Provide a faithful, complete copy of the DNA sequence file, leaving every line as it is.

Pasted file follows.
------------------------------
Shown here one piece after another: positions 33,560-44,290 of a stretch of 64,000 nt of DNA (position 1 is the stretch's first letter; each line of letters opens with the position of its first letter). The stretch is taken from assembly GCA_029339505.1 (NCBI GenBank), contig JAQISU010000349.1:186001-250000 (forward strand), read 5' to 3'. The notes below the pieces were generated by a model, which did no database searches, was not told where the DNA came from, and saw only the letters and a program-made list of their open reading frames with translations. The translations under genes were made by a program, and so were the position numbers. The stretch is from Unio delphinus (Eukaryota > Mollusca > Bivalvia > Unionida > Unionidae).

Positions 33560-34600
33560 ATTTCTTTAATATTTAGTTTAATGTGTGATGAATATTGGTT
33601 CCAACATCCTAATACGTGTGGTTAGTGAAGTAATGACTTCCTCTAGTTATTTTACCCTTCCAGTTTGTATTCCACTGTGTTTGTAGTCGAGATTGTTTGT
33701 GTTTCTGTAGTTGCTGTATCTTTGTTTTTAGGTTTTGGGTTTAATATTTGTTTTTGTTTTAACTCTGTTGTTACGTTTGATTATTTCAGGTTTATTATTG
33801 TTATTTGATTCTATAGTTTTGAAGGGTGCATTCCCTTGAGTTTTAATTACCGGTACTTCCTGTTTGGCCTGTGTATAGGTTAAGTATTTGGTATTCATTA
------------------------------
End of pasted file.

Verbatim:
Shown here one piece after another: positions 33,560-44,290 of a stretch of 64,000 nt of DNA (position 1 is the stretch's first letter; each line of letters opens with the position of its first letter). The stretch is taken from assembly GCA_029339505.1 (NCBI GenBank), contig JAQISU010000349.1:186001-250000 (forward strand), read 5' to 3'. The notes below the pieces were generated by a model, which did no database searches, was not told where the DNA came from, and saw only the letters and a program-made list of their open reading frames with translations. The translations under genes were made by a program, and so were the position numbers. The stretch is from Unio delphinus (Eukaryota > Mollusca > Bivalvia > Unionida > Unionidae).

Positions 33560-34600
33560 ATTTCTTTAATATTTAGTTTAATGTGTGATGAATATTGGTT
33601 CCAACATCCTAATACGTGTGGTTAGTGAAGTAATGACTTCCTCTAGTTATTTTACCCTTCCAGTTTGTATTCCACTGTGTTTGTAGTCGAGATTGTTTGT
33701 GTTTCTGTAGTTGCTGTATCTTTGTTTTTAGGTTTTGGGTTTAATATTTGTTTTTGTTTTAACTCTGTTGTTACGTTTGATTATTTCAGGTTTATTATTG
33801 TTATTTGATTCTATAGTTTTGAAGGGTGCATTCCCTTGAGTTTTAATTACCGGTACTTCCTGTTTGGCCTGTGTATAGGTTAAGTATTTGGTATTCATTA